Bush Asked To Back 'Save All Stem Cells' Drive
July 7, 2008 - 7:09 PM
London (CNSNews.com) - A U.S. firm that specializes in freezing and storing newborn babies' stem cells for possible future therapeutic use by their families has urged President Bush to throw his weight behind a national "save all stem cells" program.
Each year millions of umbilical cords are discarded by hospitals after childbirth, when the stem cells contained in the cord blood could be used to save lives, Cryo-Cell's chief executive, Daniel D. Richard, wrote in a letter to Bush this week.
A national drive to educate people about the enormous potential benefits of saving and storing stem cells from this source would be "an effective and non-controversial way to help fund stem cell research," he said.
Parents could either have their babies' cord blood stem cells stored for the family's own future use; donate them to public banks which seek matches between donors and patients needing transplants; or donate them to scientists researching ways stem cells can be used to treat debilitating diseases.
In each case, the move would be uncontroversial and raise none of the ethical difficulties that have faced those on either side of the continuing debate over embryonic or fetal stem cell research.
"The only reason any parent would allow their newborn's cord blood to be discarded rather than help save a life, is they are unaware of the medical importance of the stem cells in each cord," Richard wrote.
"There is no question when we heighten the awareness of both expectant parents and their medical caregivers they will not opt to see any umbilical cords discarded."
He acknowledged that private stem cell storage banks like Cryo-Cell would benefit from a heightened awareness among parents of the advantages of storing cells for their own families' exclusive use.
But public banks would also see a huge increase in donations from parents who choose not to store the cells for themselves, but would rather donate than discard them, once they realize lives can be saved, he added.
Richard urged Bush to use his voice and office to promote such a national drive. Not only would this provide future medical benefits for many, he said, but it would also provide researchers with an abundance of publicly donated stem cells for their work.
"This in turn could help reduce millions of dollars of the government's expenditures for necessary research."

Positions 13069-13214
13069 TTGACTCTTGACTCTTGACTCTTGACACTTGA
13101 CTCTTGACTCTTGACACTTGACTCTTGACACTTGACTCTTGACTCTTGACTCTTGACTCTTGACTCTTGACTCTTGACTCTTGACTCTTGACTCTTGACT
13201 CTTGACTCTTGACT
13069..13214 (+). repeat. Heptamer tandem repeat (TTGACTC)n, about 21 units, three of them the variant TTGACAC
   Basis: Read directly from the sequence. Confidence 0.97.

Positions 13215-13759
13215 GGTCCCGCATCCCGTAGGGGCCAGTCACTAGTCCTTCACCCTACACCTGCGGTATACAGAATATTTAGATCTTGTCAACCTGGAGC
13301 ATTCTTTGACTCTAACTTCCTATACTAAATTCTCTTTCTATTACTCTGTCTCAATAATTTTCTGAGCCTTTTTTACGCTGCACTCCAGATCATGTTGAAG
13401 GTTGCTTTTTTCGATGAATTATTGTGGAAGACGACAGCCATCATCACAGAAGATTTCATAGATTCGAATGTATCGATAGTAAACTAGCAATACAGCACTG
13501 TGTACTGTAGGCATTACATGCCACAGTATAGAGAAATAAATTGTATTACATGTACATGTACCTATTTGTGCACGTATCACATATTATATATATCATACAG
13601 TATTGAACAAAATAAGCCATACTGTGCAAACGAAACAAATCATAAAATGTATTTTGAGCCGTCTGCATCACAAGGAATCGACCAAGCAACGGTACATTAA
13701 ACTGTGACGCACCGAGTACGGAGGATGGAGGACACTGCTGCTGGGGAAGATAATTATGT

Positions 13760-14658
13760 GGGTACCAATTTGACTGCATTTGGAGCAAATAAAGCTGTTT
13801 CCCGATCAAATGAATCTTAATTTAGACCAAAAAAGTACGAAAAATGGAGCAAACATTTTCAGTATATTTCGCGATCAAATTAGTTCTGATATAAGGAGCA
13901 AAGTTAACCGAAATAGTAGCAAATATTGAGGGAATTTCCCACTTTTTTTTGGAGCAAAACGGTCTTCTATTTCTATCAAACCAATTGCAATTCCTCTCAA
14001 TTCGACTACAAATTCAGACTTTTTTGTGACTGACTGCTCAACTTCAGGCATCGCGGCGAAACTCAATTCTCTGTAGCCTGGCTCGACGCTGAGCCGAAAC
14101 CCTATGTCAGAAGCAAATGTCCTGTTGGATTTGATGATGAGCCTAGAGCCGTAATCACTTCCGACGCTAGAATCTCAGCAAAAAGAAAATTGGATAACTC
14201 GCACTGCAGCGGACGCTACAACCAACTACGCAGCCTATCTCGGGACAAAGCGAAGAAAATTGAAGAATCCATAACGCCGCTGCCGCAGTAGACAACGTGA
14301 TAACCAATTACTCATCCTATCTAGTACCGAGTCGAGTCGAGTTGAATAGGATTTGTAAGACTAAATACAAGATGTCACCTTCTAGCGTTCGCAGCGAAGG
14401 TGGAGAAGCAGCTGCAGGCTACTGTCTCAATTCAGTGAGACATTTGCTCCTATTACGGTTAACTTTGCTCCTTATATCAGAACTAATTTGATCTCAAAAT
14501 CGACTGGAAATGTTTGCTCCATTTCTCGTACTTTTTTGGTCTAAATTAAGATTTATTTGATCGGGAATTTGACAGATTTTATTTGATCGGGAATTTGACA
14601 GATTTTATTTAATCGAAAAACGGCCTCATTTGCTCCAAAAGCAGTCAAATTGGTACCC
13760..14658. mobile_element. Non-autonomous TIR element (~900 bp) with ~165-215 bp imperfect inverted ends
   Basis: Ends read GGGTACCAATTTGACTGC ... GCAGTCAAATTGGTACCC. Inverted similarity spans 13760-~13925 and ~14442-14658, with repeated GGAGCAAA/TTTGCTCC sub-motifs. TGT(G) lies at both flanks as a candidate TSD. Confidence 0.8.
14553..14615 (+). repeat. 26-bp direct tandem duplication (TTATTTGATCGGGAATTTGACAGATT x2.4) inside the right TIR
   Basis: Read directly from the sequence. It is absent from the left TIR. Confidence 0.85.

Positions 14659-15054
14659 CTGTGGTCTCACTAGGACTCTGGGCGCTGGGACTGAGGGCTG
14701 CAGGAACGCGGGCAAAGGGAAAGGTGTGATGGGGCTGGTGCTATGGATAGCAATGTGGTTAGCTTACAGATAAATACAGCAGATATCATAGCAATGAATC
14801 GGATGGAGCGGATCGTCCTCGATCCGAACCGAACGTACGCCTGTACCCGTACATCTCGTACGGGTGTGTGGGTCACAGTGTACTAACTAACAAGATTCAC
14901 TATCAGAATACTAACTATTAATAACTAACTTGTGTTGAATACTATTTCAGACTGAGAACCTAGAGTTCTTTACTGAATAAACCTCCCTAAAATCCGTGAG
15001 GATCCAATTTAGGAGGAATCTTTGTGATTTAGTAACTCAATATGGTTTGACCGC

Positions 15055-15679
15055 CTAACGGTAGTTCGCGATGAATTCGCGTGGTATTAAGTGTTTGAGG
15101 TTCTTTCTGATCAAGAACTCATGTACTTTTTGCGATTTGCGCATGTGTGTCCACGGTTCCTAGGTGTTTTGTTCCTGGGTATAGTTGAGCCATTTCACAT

Stem cells are the basic building blocks of all tissue, blood and muscle. Scientists believe they have the potential to help cure a range of ills, including diseases such as Parkinson's and Alzheimer's. They are already used for many therapeutic purposes, including the treatment of malignant tumors.
The Bush administration is under pressure from researchers who fear the president may end funding for research using embryonic stem cells, for ethical reasons.
Pro-life and many religious groups are firmly opposed to the harvesting of stem cells from human embryos, which are usually obtained from in-vitro fertilization "leftovers" or from aborted babies, but can also be cloned artificially in a laboratory - as recently approved by the British government.
The relative potential offered by embryonic stem cells and "adult" stem cells obtained from sources such as cord blood continue to be debated, but Dr. David Prentice, professor of life sciences at Indiana State University, says the "adult" cells are "an excellent, viable, and ethical alternative to embryonic stem cells."
Cryo-Cell, based in Clearwater, Florida, is a publicly-traded company on the Nasdaq.
It charges parents $275 for a cord blood collection kit, processing, and the first year's cryo-storage of stem cells. A further $50 annual fee is charged for continuing storage from then on, and the company says the cells are made available immediately and at no further charge as and when they may be needed.
Stem Cell Storage Offers Child Health Care 'Insurance' (Feb 28, 2001)
Adult Stem Cell Bank Offers Ethical Alternative (Jan 4, 2001)
New Research Points to Ethical Alternatives to Embryonic Cloning (Aug 4 2000)